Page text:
Strength Science 2011 Abstract: This paper comes to us from the Islamic Republic of Iran, where rat life is cheap. The authors divided twenty male rats into trained and sedentary groups. The sedentary rats were left in their cages, where they presumably spent their time eating halal rat chow ad libitum and watching Days of Our Lives dubbed in Farsi. Trained rats underwent a 12-week squat program. Thats right: Rat squats. The authors used an apparatus that was first described in the literature by Tamaki et al in 1992. (A similar setup was used in this paper by do Cormo et al, which is also worth looking at.) These rats were highly motivated, as the experimental apparatus incorporates a shock mechanism that compels the animals to perform the required exercise. (This of course immediately suggests a useful modification of training platform design for high school and college athletes, but that was not the focus of this paper.) After twelve weeks, the animals from both groups were subjected to reversible coronary ischemia for 35 minutes in other words, they were given a heart attack. After the ischemic interval the coronary artery was opened (like a patient going to the cath lab) and the animals were reperfused. Hemodynamic parameters were measured during reflow. The rats were killed at 80 minutes of reperfusion and the size of the infarct (the volume of dead heart tissue) was measured. Trained animals had higher post-ischemic coronary flow and lower diastolic pressures. These are surrogate markers for myocardial oxygen delivery and myocardial oxygen demand, respectively, and both were better in animals that squatted. Infarct volume, measured (correctly) as a percentage of the zone at risk, was significantly lower in trained animals (39% vs. 29%). Discussion: Speaking as one who does ischemia-reperfusion research (brain, not heart), I have to say most of the misgivings I have about the methods in this paper are mere quibbles. Overall, the study is adequately done, with three important caveats: Sedentary rats were not subject to shocks, and so this variable was not controlled. Eighty minutes hardly represents a long-term outcome. Infarct size is a disease-oriented measure, not a patient-oriented outcome. What would have been far more interesting is to have observed any differences between the groups in mortality, morbidity or progression to heart failure in the long term. Practical Application: The study is one more very flawed data point supporting what we already know: Do your squats; theyre good for you. Even if youre an Iranian rat. Because, clearly, strong rats are harder to break although this study doesnt tell us whether theyre more useful. Of course, the real reason I just had to include the article is this:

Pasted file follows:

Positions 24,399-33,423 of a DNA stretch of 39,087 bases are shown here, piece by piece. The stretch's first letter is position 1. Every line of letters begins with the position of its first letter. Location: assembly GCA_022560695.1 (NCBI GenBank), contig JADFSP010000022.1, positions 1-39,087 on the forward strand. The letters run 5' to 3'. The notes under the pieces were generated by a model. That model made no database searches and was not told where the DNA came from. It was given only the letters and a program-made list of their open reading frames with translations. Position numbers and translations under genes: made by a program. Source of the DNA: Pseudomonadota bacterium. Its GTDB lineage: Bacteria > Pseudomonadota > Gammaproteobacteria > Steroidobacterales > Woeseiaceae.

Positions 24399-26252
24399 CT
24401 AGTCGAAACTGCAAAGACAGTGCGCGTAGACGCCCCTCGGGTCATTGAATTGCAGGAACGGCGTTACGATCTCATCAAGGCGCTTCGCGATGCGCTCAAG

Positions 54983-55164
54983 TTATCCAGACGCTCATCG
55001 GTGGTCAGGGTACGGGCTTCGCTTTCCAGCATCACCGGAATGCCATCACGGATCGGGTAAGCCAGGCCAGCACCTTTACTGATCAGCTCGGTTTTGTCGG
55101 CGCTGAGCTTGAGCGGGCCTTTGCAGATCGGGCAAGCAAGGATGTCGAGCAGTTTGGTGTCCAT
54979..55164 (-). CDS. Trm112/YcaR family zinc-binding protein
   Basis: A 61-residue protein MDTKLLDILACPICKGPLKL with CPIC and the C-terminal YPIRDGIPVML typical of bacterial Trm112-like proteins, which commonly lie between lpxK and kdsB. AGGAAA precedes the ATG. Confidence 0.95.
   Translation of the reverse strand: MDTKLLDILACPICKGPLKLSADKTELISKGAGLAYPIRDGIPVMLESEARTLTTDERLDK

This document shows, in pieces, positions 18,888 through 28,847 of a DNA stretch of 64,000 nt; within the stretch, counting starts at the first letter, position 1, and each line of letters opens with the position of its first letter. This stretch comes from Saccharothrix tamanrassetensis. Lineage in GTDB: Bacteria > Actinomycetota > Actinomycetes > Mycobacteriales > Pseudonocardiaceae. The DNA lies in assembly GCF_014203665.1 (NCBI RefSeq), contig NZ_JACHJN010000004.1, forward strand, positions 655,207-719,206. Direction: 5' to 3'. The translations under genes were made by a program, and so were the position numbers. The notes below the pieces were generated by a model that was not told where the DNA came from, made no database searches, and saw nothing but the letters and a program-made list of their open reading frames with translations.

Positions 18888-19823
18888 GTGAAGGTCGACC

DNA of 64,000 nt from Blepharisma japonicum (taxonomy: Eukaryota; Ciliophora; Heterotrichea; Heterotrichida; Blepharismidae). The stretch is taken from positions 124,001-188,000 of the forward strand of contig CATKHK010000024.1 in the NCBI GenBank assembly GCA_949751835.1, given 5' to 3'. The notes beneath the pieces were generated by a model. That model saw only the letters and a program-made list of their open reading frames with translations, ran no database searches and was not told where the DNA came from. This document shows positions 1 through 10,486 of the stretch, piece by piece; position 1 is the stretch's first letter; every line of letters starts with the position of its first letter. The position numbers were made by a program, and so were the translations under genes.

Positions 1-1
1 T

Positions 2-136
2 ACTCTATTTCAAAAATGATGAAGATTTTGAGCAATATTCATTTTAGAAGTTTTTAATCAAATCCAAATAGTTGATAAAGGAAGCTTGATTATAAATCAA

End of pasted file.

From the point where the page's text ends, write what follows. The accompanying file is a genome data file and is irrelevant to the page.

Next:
Figure 1. Strength training apparatus adapted from Tamaki et al, 1992. Reproduced from do Carmo et al under the provisions of a Creative Commons Attribution License.

2012 The Aasgaard Company